Houghton approves summer paving list

Garrett Neese/Daily Mining Gazette A bumpy section of Gundlach Road will be among the paving projects tackled this summer. The Houghton City Council approved more than $1.3 million in projects at Wednesday’s meeting.

HOUGHTON — With spring technically here, Houghton is looking ahead to what roads will be paved this year.

The City Council approved a list of more than $1.3 million in paving projects for the year at Wednesday’s meeting.

“We didn’t do any major paving last year, looking at holding on to those dollars to do a bigger project this summer,” City Manager Eric Waara said.

The project includes a couple of deductible alternates. Oak Ridge Lane and sections of Jacker Street need about $100,000 each of work. They will be included in the bid, but scaled back if they don’t fit the budget.

A proposed $1.38 million in funds will be divided between major street ($927,000), local street ($203,000) and Tax increment Finance Authority ($250,000).

Houghton’s Pavement Surface Evaluation and Rating (PASER) score for 2021 showed 38% of streets in good condition — ranking an 8 or above on the 10-point scale. Fair roads (5-7) accounted for 17%, while poor (3-4) made up 29%. The remaining 16% were scored 1 or 2, meaning very poor.

Houghton paving projects:

• West Sharon Ave. (Baptist Church to M-26) — $216,000

• Century Way (south of Sharon Ave.) — $30,000

• Razorback Dr. (from M-26 to Cedar St.) — $186,000

• Lakeshore Dr. (from Lakeshore Circle east to previous work) — $250,000

• Bridge St. (south of Shelden Ave.) — $19,000

• Isle Royale (between Montezuma and Shelden Ave.) — $134,000

• Gundlach Rd. (from Sharon Ave. to BF Gaffney Dr.) — $308,000

• Garnet St. (two sections south of Seventh Ave.) — $113,000

• Woodland Rd. (east of Maclnnes Dr.) — $34,000

• First St. (from Woodland to US-41) — $26,000

In other action, the council:

• Heard from Waara that Houghton County Circuit Court Charles Goodman dismissed Edward Cole’s suit against the city for approving the abandonment of an easement on the sidewalk next to 326 Shelden Ave. The court also recently upheld the city planning commission’s approval of the site plan for the proposed development. Cole can still appeal the rulings. Waara said the city’s attorney has billed about $25,000 so far between the two lawsuits.

• Heard from Waara on the timeline of the Lakeshore Drive deck removal. Bids are scheduled to be opened April 11. Teardown will start sometime after universities’ spring commencement. The east side of the deck will come down first; once it has been demolished, work will start on the west side.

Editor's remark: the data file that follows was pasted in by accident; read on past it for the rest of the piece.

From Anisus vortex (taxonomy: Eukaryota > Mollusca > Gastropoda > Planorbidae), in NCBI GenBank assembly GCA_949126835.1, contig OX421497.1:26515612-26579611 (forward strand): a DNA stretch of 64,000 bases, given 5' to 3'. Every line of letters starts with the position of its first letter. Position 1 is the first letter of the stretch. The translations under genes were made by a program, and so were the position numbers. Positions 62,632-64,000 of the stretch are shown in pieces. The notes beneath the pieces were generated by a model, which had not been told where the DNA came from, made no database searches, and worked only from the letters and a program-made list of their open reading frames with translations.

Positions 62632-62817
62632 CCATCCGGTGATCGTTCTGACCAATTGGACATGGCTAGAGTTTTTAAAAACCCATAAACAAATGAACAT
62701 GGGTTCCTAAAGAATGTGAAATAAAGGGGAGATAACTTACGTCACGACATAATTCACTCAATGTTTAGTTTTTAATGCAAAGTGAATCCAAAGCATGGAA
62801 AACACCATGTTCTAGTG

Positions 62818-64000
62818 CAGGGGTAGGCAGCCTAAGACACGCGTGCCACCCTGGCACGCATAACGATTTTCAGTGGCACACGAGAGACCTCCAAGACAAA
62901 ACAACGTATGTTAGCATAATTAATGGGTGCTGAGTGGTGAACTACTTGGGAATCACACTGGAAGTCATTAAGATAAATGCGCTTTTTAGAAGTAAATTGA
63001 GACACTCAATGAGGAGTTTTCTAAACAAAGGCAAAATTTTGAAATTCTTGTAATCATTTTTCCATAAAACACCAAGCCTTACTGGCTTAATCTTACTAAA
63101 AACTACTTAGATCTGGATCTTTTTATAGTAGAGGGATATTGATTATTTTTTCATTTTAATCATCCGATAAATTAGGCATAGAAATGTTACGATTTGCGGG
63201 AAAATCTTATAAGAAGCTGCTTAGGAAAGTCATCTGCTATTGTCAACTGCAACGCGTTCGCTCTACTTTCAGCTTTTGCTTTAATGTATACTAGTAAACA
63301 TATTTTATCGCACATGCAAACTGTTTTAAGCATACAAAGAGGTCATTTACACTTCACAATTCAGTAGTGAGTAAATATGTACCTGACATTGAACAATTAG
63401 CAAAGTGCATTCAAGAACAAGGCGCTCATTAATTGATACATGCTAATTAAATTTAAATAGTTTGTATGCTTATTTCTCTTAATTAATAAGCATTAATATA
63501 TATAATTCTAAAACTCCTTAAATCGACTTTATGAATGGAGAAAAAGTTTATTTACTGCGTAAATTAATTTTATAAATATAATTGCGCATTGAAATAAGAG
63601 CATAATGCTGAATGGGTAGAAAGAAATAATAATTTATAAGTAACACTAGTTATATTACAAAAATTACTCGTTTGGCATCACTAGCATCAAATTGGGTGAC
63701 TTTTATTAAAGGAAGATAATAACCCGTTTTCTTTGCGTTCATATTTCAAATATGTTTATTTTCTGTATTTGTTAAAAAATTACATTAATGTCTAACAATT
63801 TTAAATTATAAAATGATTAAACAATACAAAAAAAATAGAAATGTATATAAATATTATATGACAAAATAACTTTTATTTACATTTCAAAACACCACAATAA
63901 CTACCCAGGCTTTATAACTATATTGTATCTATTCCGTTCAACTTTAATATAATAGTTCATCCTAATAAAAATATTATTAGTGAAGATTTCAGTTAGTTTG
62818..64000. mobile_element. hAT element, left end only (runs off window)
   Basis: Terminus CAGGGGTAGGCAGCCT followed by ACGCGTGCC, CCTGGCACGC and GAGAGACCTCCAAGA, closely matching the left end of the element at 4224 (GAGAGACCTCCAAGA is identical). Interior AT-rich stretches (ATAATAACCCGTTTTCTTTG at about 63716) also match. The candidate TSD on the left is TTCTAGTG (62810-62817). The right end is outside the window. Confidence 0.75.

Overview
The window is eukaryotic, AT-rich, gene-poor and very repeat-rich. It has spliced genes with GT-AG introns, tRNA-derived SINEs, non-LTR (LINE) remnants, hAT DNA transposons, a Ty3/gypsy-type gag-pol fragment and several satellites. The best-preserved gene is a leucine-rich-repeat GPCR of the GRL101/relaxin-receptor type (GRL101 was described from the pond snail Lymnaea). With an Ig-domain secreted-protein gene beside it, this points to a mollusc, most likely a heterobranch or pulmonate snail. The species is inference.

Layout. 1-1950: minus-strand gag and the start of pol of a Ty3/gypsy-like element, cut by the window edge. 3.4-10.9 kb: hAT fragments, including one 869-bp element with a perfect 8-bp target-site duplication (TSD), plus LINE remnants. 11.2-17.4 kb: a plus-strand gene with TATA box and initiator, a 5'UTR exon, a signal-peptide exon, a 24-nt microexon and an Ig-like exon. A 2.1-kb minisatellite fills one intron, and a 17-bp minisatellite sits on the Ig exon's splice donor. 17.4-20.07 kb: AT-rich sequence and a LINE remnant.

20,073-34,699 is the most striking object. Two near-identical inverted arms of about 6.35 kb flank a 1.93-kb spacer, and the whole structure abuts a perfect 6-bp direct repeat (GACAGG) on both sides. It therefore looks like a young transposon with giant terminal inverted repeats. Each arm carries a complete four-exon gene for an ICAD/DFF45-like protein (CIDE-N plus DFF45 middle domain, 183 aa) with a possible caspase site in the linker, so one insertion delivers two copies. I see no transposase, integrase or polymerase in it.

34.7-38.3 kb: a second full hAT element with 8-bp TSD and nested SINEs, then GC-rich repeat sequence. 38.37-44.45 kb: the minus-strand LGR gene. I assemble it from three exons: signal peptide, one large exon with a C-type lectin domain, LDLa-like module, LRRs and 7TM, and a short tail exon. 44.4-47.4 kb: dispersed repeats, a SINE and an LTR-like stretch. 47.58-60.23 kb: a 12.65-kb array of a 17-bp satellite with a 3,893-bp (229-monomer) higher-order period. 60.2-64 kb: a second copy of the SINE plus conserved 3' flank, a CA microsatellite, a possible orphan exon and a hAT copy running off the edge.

Estimates vary for how long it will take. Different contractors estimated the project at four to six weeks, or 12 to 16.

Once the deck comes down, the city will convert the area to surface parking, along with features such as rain gardens and sidewalks. That work will be finished sometime this fall, Waara said.

• Set dates for the city’s budget work sessions. They will be held April 19, May 3 and May 17.

• Approved a proclamation designating May 2023 as Neurofibromatosis Awareness Month. The genetic disorder causes tumors to grow along a person’s nervous system.

Cheryl Kiley, whose son Brandon has the condition, found the proclamation at the Children’s Tumor Foundation (ctf.org), which is raising funds for research. Of those funds, 84% of donations have gone towards research and education, which is a good percentage for charities, Councilor Craig Waddell said.

“Someday in Brandon’s lifetime, there will be a cure, but it’s just not yet,” Kiley said. “So more funding, more research, more awareness.”

• Reappointed Jennifer Donovan and appointed Douglas Patrick to four-year terms on the Portage Lake District Library board.

• Approved a resolution decertifying two sections of street where through streets no longer exist. The sections — 130 feet on Huron Street and 175 on Isle Royale Street — bookend the parking lot the city shares with Grace United Methodist Church between Montezuma and Houghton avenues. The city certifies street lengths each year for the Michigan Department of Transportation, which uses them to determine Act 51 road funding.


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